The bird gave me a few shots but the above photo is the one I like most. It flew the moment I attempted to get closer.

Check out my Philippine birds photos @ Facebook!

Wild Bird Photography in the Philippines – Part 3

This is so far a 3 part series of what wild bird photography is to me. I would probably evolve this series over time to make it current as much as possible.
Wild Bird Photography in the Philippines – Part 1
Wild Bird Photography in the Philippines – Part 2

Previously,  in part 1,  I discussed how I came to photographing birds and detailed what you need to get a good start. In Part 2, I gave some ideas where one can usually find birds. In this article, I’ll give an idea how a bird photographer goes out there in the wilderness to look and start capturing beautiful images of birds.

A Birdnut’s Sortie

Often, when bird photographers (or birdnuts) go out, it is simply referred to as a sortie. A sortie is basically a mission to go out and photograph birds. Sorties vary from just a few hours birding away from home to weeks-long missions. Sorties can be done in singles or in groups. Sorties can be nearby, or one needs to travel for hours. Some sorties go from one country to another. Most sorties are done on foot, but there are sorties where birdnuts are in the comfort of their cars or boats. Some bird photography sorties involve laying out an elaborate plan compose of preparing the things needed for the trip, plotting destinations, identifying the risk and dangers associated with it and a lot of things go with it.

Reserva, Baler Sortie with Wild Bird Club of the Philippines

But How Do I Go About My Own Bird Photography Sorties?

I am a weekend warrior.  Though there were times when I went out on a whim, I mostly do my sorties on a weekend. I usually plan days ahead of the trip. I would typically go with a birding buddy or with a group for safety reasons. But I have gone out alone.

I usually prepare all the logistics needed and my gears a day before the trip. I’d check the vehicle for its condition and make sure it is ready to go. I’d have all the batteries recharged. I’d have the GPS properly loaded with routes and waypoints. Then I’d go to the nearby grocery or convenience store for my supply of food and drinks. Here is the usual stuff that I buy and prepare:

  • bottled water (Absolute) and some flavored drinks (Gatorade’s Propel) for rehydration
  • some biscuits (Skyflakes or some other brand) just to fill my tummy when out in the field or when on a long drive
  • some sweets (chocolate bars) to give me some caloric/energy boost when things go tough in the field
  • first aid kit
  • clothing (hat, extra shirts)
  • birding gears

I’d make it a point to get enough sleep but often I do get excited that I can’t sleep properly hours before the trip. Typically, I would wake up early in the morning (e.g. 4:00am for Candaba, 3:00am for Subic, 5:30am if it is just nearby), get some quick shower, then off I go. I usually make a quick stop in the nearby 7-11 store to buy me some packed hot meals for breakfast (I love their liempo on plain rice) and some bags of ice to fill my cooler, before I hit some more roads or pick up my birding buddy.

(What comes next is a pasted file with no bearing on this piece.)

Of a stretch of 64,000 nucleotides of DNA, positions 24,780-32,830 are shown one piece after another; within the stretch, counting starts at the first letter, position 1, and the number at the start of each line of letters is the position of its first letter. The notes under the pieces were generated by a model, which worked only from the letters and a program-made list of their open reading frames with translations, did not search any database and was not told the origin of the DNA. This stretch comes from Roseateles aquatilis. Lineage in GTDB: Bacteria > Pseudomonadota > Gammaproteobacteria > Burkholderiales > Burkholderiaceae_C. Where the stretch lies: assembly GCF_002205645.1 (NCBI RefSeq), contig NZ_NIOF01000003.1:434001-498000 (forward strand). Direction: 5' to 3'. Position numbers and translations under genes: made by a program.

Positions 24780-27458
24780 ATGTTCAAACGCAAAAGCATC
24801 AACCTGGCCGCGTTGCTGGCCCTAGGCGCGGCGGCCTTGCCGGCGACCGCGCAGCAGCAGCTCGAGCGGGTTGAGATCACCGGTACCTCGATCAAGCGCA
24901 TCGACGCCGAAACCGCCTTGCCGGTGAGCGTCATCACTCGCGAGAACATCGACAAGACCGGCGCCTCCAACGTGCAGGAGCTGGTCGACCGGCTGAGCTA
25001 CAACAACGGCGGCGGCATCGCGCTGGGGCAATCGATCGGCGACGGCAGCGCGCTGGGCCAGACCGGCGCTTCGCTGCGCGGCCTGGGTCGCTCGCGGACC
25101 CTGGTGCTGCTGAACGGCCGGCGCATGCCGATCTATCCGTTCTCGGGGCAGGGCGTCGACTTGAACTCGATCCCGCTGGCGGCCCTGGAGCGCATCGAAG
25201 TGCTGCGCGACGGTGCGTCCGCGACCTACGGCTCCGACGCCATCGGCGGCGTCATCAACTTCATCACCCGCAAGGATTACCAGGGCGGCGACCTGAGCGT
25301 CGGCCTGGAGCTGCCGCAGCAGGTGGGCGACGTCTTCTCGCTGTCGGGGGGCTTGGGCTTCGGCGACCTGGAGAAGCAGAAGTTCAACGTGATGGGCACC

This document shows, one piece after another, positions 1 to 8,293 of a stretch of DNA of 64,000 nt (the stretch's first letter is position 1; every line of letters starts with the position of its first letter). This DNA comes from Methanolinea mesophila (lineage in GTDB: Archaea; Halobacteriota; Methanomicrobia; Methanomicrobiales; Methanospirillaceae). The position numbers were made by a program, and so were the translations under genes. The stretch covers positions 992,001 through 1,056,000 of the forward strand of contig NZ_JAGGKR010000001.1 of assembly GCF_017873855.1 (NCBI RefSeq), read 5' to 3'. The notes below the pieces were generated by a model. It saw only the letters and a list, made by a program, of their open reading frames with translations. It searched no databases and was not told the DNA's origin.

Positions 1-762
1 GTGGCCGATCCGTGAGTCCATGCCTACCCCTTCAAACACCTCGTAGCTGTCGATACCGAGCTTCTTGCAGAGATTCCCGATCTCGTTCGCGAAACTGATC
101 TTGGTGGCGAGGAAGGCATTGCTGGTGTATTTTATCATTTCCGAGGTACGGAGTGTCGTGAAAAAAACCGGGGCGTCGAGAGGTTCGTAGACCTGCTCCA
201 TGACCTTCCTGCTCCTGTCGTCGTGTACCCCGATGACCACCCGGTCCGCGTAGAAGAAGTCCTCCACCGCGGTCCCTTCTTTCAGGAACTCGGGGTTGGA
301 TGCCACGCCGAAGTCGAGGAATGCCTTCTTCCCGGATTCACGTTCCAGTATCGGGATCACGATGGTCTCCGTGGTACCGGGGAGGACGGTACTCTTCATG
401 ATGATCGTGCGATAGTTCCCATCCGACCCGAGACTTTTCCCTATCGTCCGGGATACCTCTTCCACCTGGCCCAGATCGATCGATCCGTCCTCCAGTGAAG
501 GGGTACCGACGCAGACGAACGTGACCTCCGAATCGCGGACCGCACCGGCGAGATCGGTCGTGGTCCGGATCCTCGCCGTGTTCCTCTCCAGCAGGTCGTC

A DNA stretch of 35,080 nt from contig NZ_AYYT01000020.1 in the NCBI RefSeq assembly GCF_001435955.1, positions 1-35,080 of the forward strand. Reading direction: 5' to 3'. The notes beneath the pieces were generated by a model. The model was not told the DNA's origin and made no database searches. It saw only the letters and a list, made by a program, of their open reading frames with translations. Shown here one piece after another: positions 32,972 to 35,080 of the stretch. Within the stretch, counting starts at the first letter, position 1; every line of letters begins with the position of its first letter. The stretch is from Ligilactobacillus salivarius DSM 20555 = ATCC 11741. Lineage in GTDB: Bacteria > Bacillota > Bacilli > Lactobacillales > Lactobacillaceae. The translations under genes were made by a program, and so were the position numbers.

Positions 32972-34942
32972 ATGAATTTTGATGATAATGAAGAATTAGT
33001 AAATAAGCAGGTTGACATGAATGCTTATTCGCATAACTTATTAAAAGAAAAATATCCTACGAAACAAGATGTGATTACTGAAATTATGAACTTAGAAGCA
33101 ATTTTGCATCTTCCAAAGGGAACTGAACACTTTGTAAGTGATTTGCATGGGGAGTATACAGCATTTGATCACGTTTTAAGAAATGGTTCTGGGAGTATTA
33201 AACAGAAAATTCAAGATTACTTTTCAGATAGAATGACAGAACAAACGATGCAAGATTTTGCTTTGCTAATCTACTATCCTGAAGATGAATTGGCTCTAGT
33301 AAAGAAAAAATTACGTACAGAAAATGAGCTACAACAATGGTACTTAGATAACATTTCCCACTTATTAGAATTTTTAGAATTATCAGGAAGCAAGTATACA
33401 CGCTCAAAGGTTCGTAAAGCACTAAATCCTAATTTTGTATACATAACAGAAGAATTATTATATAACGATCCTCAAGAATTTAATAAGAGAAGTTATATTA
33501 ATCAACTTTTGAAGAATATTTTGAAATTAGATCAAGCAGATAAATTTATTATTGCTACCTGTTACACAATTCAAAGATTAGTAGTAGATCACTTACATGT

Once  on the site, it is usually breakfast time for me. 🙂 Then after that .. it is mostly birding, birding, birding! Sometimes I don’t get to rest, sometimes I don’t get to eat when in the field. What my day is like will all depend on how many and what kinds of birds I encounter. Then I go home!

My Most Memorable Birding Sorties

For more than a couple of years now, I have been to several birding places all over the country. My most memorable was getting stranded in Subic in 2009 while Metro Manila was being flooded by a record breaking storm Ondoy (Typhoon Ketsana). My birding buddy Dennis and I were just clueless what was about to happen during that day. The next thing we knew, Metro Manila had its most catastrophic flooding while we got stuck somewhere in Subic and left no other choice but to wait out until the storm passes through. Another most memorable birding trip I had was when I had gone with by fellow birdnuts in Mindoro. We had a chance to capture in photograph the rare Scarlet-collared Flowerpecker (Dicaeum retrocinctum).

Mindoro Sortie with Bulbuleros 400

The Risks

  • The hardest part is when going home. Often, you are so tired to move and drive yourself home. When I am with a birding buddy, we usually alternate on the wheels to lessen the risk of getting so sleepy on the road while driving for home. If sleepiness is unbearable, I/we stop to take a nap.
  • Insect bites. I remember a birding buddy of mine (Dennis), got hospitalized due to insect bites, after we went to the forest of Subic.
  • Wild bee stings
  • Snake bites
  • Getting attacked by wild animals
  • Getting stranded
  • Encounters with some not so really nice people (thieves, illegal loggers, etc). I guess the worst thing that will happen to you is when you get kidnapped by known terrorist groups and you would have to save your life as what happened to a fellow bird photographer. I happen to cross paths and shoot birds with Ivan personally one weekend in La Mesa Ecopark. Such a great guy by the way.
  • Weird accidents
  • Being flown off by a giant jungle woodpecker and be brought to its hole/nest on top of a 500 meter tree

The Lows

  • Going home empty handed
  • Going home with a ruined camera or a broken lens
  • Getting to the birding site only to find out you left your birding lens

The Highs

  • Getting stranded
  • Getting a rare photo lifer. In bird photography lingo, a lifer means you got to photograph a bird species for the first time
  • Getting a close up of a very beautiful bird
  • Getting a good photo of a target bird
  • Bump in the field with fellow birdnuts
  • Lastly, getting attacked by a thousand sunbirds

Wild Bird Photography in the Philippines – Part 1
Wild Bird Photography in the Philippines – Part 2

Check out my album of Philippine birds!